1998: The Madness Group Year Five List and Page Reports

Some of the page coordinators and list administrators replied to my invitation to report.

Mad-GLBT, J. Rasku

At times there have been some busy discussions, but generally it is pretty quiet on the Mad-GLBT list. 

MadNation, Vicki Fox Wieselthier

MadNation separated from The Madness Group and opened officially on November 1, 1997. Currently we get 580 page hits a day. MadZine has 184 members--including several other lists OACAF: Organizing Against Coercion and Force list has 42 members The focus of MadNation changed over time and became an overtly political web presence.  MadNation has been actively involved in the Million Mad March, the campaign to split NAMI and TAC, the exposure of misrepresentation of the MacArthur violence studies and now, in the inclusion of a c/s/x voice in the development of Amicus briefs for LC v. Olmstead.    MadNation got a four star award from Mental Health Net in December, 1998.

MadGrrls, Kathryn Cohan

The MadGrrls list has grown from 11 to 59 members in 16 months. Of our current unduplicated membership of 59, approximately 7% of the membership has the list set "nomail", but the nomail percentage has been as high as 20%. This report reflects an increase of eleven members since the annual report, dated 9/19/98. Of the better than 90% of the membership that receives mail in regular or digest (or the rare index) mode, nearly 90% contribute on a regular or semi-regular basis. We have grown from an 8 post per day list to a 28 post per day average list. The all-time posting volume average high was 36 posts per day, in October 1998. Members find us in many ways: by personal referral; the MadNation website; generic web searches that lead to the Grrls page or another Madness Group point of entry. Approximately 25 members have come and gone. A handful have returned. Exit interviews reveal a high degree of satisfaction, and usually cite a change in life circumstance leading to signing off. Web The MadGrrls list maintains primitive pages at http://members.aol.com/madgrrls/index.html    Collateral Connections: Sylvia Caras and Kathryn Cohan presented to the Wellesley College Stone Center for Women about the MadGrrls List on October 16, 1998. The presentation included a written paper with a sample thread from the list embedded within. Our discussion of the experience of women who have mood swings, fear, voices, and visions promoted our inclusion into the Stone Center's work on relational theory. A follow up to this presentation, to continue the inclusion agenda, is planned in the form of a new e-mail list, named _Relations_. The Relations list will bring together developers and practitioners of the relational model with Women Who, for an authentic discussion of experience through the relational lens. The Relations list will be run on Lyris software, as soon as it becomes available.

TwoHats, Scott Huffman

TwoHats is up to 68 subscribers today, most of whom have the good sense to
keep their mouths shut unless they have something to communicate, which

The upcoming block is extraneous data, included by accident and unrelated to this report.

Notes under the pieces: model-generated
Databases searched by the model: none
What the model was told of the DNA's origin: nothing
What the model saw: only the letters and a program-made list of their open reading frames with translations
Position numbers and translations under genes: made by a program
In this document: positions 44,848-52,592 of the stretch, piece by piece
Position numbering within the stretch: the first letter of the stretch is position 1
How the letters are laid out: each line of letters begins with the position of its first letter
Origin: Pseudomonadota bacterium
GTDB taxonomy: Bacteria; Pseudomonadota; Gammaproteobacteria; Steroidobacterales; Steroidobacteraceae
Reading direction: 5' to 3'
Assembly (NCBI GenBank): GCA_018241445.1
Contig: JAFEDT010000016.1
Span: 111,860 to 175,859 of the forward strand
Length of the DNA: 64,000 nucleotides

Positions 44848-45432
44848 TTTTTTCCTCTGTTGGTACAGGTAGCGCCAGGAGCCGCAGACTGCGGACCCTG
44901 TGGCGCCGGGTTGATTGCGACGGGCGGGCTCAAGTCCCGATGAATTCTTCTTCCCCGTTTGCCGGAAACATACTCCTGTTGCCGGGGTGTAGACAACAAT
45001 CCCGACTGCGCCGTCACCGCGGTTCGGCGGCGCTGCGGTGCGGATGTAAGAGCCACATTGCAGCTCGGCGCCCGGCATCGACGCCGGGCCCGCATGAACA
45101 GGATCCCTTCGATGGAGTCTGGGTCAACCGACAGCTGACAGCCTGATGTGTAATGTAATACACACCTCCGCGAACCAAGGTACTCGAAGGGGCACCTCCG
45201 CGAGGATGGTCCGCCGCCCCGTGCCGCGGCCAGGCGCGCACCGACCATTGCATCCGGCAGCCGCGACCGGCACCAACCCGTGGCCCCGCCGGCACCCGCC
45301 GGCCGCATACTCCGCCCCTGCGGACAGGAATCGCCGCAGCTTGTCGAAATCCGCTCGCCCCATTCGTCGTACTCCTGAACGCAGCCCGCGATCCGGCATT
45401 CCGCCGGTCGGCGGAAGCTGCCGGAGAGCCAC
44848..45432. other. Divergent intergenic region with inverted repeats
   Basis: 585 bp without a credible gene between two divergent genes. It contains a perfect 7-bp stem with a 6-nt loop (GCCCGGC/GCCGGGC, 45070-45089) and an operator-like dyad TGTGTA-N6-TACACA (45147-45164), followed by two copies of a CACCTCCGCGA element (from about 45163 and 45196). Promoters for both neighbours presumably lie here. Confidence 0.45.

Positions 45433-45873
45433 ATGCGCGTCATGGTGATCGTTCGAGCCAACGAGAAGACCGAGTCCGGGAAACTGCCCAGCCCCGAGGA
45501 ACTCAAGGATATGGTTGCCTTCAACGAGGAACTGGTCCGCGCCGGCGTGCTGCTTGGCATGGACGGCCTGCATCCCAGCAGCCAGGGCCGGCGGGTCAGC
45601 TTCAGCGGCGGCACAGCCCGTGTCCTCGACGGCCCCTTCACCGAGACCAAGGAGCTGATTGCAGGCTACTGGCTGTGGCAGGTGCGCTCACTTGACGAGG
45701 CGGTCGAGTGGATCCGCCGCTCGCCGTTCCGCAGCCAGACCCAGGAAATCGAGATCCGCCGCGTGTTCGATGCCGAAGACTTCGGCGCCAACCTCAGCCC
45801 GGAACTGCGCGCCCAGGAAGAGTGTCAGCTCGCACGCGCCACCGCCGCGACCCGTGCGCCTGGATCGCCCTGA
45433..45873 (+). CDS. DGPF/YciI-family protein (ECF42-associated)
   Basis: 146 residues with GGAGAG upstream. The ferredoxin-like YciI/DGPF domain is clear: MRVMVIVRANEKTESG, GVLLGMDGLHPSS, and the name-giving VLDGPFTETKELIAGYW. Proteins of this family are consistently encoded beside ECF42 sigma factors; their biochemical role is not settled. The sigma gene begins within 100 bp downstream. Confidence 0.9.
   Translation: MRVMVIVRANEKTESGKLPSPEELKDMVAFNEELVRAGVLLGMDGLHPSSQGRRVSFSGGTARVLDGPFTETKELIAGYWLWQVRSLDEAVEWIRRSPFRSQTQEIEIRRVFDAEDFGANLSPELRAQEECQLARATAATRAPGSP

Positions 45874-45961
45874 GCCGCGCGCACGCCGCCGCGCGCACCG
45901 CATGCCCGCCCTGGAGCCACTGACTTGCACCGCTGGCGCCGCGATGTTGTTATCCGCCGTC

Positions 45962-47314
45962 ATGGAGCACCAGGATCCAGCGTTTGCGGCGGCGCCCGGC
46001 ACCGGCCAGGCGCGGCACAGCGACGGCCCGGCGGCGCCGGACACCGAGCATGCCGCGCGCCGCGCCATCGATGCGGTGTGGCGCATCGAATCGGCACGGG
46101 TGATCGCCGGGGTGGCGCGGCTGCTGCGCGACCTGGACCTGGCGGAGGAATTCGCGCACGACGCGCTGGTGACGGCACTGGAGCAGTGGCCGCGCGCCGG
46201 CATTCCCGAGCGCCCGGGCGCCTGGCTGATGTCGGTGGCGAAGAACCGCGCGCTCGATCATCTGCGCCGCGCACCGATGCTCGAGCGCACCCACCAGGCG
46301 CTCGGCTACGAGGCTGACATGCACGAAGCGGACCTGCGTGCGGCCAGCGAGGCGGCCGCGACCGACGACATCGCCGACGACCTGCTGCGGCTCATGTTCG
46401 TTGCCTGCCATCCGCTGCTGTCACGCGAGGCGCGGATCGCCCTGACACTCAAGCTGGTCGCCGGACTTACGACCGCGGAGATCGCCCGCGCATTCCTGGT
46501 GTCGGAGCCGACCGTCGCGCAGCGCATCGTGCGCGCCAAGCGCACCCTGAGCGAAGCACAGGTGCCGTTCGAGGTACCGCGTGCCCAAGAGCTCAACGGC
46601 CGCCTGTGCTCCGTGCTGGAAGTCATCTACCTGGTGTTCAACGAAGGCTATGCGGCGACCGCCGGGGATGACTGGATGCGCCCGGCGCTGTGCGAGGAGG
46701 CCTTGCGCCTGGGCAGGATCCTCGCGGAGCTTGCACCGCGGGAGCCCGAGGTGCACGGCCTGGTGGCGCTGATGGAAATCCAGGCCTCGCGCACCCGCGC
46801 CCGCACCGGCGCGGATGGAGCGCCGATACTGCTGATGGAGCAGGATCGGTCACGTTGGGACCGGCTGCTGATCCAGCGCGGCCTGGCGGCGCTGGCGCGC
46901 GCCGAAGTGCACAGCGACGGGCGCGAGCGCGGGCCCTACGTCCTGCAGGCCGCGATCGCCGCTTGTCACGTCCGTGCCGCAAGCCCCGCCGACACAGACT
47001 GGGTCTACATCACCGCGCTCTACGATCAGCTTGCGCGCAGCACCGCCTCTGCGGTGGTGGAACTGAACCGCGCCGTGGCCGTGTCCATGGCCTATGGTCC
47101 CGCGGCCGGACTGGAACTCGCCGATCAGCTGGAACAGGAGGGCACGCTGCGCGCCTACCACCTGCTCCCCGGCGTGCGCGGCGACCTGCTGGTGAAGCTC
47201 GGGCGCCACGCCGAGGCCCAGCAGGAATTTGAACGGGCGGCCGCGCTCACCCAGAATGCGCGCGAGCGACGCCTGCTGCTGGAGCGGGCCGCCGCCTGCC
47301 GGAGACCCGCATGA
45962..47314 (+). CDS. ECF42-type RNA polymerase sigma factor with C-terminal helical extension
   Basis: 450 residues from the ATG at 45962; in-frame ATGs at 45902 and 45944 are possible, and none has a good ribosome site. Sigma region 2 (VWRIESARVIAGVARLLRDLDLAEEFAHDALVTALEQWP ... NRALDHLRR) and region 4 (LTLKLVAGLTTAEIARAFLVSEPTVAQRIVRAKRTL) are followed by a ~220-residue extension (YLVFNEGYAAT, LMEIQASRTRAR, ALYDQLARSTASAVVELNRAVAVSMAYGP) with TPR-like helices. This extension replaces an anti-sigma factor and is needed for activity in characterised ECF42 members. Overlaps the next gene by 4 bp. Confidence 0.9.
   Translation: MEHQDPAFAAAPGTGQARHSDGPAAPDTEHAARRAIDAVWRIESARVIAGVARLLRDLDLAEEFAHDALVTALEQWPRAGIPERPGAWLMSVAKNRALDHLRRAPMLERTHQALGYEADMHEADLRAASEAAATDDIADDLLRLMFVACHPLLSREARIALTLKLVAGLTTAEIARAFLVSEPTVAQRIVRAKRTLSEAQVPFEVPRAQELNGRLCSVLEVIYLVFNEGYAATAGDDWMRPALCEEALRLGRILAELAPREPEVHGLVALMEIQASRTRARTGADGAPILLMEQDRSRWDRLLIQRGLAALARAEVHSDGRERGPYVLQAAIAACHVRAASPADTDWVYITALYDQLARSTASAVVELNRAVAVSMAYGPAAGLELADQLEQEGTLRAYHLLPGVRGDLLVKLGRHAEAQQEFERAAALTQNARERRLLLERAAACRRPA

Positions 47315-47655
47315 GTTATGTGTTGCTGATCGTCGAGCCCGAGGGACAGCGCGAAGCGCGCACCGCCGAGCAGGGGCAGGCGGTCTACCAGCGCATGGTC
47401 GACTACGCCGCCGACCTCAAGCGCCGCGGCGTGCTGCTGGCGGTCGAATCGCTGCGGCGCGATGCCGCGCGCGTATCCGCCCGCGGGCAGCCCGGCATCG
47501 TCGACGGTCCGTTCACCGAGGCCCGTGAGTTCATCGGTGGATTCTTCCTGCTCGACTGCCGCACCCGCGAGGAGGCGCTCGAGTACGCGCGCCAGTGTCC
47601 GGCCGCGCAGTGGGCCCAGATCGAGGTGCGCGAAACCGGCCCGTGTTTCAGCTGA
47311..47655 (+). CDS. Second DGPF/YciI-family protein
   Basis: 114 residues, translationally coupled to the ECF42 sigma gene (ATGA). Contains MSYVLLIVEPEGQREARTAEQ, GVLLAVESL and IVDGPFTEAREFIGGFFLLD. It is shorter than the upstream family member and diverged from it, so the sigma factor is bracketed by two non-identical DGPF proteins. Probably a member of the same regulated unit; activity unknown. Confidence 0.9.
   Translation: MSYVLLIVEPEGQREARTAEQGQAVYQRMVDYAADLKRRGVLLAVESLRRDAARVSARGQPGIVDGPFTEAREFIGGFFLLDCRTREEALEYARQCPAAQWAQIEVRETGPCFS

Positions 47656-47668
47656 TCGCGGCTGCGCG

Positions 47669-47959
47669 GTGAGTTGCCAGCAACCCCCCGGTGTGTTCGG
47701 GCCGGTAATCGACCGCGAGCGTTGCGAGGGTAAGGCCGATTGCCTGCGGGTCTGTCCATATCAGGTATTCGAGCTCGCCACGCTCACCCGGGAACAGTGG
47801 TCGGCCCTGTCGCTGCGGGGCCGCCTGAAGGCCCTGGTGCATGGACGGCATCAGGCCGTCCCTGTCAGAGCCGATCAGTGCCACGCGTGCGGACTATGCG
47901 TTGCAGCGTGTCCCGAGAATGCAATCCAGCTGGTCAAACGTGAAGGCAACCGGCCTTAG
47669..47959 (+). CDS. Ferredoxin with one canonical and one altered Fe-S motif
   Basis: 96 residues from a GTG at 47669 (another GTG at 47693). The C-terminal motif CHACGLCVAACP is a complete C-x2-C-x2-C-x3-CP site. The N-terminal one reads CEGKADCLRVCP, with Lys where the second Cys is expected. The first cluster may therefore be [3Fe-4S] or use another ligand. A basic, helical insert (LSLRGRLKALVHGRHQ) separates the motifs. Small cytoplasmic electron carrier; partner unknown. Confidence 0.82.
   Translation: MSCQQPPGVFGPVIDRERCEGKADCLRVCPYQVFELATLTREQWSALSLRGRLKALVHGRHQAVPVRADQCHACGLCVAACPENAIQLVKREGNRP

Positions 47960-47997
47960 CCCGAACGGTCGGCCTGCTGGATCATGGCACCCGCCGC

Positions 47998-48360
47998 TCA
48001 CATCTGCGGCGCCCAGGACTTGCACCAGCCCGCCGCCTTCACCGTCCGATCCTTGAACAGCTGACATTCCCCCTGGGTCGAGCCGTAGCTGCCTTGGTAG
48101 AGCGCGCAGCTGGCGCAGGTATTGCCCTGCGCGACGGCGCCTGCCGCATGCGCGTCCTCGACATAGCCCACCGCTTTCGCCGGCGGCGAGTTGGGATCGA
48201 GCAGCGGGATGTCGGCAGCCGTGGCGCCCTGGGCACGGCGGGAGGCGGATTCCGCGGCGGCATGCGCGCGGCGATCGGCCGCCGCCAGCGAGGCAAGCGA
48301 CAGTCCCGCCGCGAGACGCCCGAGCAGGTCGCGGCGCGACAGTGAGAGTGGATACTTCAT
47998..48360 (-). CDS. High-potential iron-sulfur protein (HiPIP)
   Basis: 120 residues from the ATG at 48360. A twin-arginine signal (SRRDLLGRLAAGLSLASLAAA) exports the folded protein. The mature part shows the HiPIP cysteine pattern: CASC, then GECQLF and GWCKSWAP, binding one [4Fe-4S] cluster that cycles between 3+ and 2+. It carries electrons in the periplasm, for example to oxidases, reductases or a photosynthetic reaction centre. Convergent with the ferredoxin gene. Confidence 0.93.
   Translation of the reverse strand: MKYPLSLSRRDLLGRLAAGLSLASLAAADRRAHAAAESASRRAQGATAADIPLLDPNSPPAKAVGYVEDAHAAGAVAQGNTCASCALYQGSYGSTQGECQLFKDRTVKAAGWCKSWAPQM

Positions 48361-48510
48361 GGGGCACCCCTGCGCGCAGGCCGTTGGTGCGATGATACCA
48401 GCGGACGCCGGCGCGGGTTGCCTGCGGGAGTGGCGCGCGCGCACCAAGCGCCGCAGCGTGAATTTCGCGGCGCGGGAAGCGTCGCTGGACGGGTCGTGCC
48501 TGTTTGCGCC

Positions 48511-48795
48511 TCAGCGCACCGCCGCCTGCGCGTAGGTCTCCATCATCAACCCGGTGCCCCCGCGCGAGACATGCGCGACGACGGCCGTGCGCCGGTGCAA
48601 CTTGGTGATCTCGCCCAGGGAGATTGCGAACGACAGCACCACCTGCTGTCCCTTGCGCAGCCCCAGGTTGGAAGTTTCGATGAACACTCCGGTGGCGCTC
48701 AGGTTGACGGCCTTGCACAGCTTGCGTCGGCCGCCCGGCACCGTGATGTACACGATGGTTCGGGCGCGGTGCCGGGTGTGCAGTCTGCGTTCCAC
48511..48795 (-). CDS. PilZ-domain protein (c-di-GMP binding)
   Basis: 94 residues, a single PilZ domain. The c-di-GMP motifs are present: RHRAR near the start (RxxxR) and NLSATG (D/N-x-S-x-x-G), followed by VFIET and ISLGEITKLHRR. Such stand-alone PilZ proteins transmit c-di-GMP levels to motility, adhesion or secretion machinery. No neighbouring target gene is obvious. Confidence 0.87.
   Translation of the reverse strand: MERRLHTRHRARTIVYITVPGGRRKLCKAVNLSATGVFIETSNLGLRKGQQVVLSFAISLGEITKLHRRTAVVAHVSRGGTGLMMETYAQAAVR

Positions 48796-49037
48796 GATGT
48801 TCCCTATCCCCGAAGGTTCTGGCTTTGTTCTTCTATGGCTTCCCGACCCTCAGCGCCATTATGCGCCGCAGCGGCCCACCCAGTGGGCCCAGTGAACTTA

makes for a nice low volume list.  Oh, occasionally someone manages to irk
another member, but the exchanges have mostly stayed within the bounds of
good taste and civil discourse.  There have been some interesting threads in
the last year and a lot of reposting of stuff from other lists.  We've had a
few "what can I do to help this specific person" threads and some more
generally philosophical discussions.  And I did manage to piss off one or
more "official State Filbert" by using that phrase in describing a meeting
I attended.  This  listowner doesn't know or care what percentage of members
are set to "no-mail" and having lost one of his hats during the year (fired
from a mental health managed care organization for "inappropriate internet
use") he has become more unbalanced than ever.  Fortunately he has recently
re-hatted by taking a position as an "e-lancer" for the APA web site, and is
once again employed within "mental hell".

OzMad, Sara Clarke

OzMad currently has 74 subscribers. The list is open to all Australian consumers and other interested persons and has recently changed from being a fairly quiet event based list into a place of real (often fiery) debate. We have had an influx of new subscribers who have changed OzMad into a place of real discussion on many topics related to the c/s/x movement in Australia and internationally as well as the diversity and commonality of our experiences of *madness* itself. The volume has risen somewhat (167 posts in December 98 compared to 106 in December 97). It is really the depth of discussion, the subjects discussed and the level of debates that has changed so markedly in the last few months.

Rainier Web Services, Eileen Lopp

These pages have not been publicized.  In the last 5 months, the protoype pages at RWS have had visitors from 33 countries.  Overall the pages average about 100 hits a day.  The library averages 7.5 hits a day and Linda Andre's piece on Marilyn Rice is the most popular file.  The Act-Mad page averages 21 hits a day.  The photo pages are very popular - 29 hits a day.   On 10 December, there were 9 state lists at RWS.

MADNESS, Sylvia Caras

The message from the super-list announcing this report went to exactly 500 readers.  We lost a number of subscribers to the conflagrations in the fall.  We have almost reached again the total we had last September.

I have posted as a separate page my own reflections about these last twelve months. 

 
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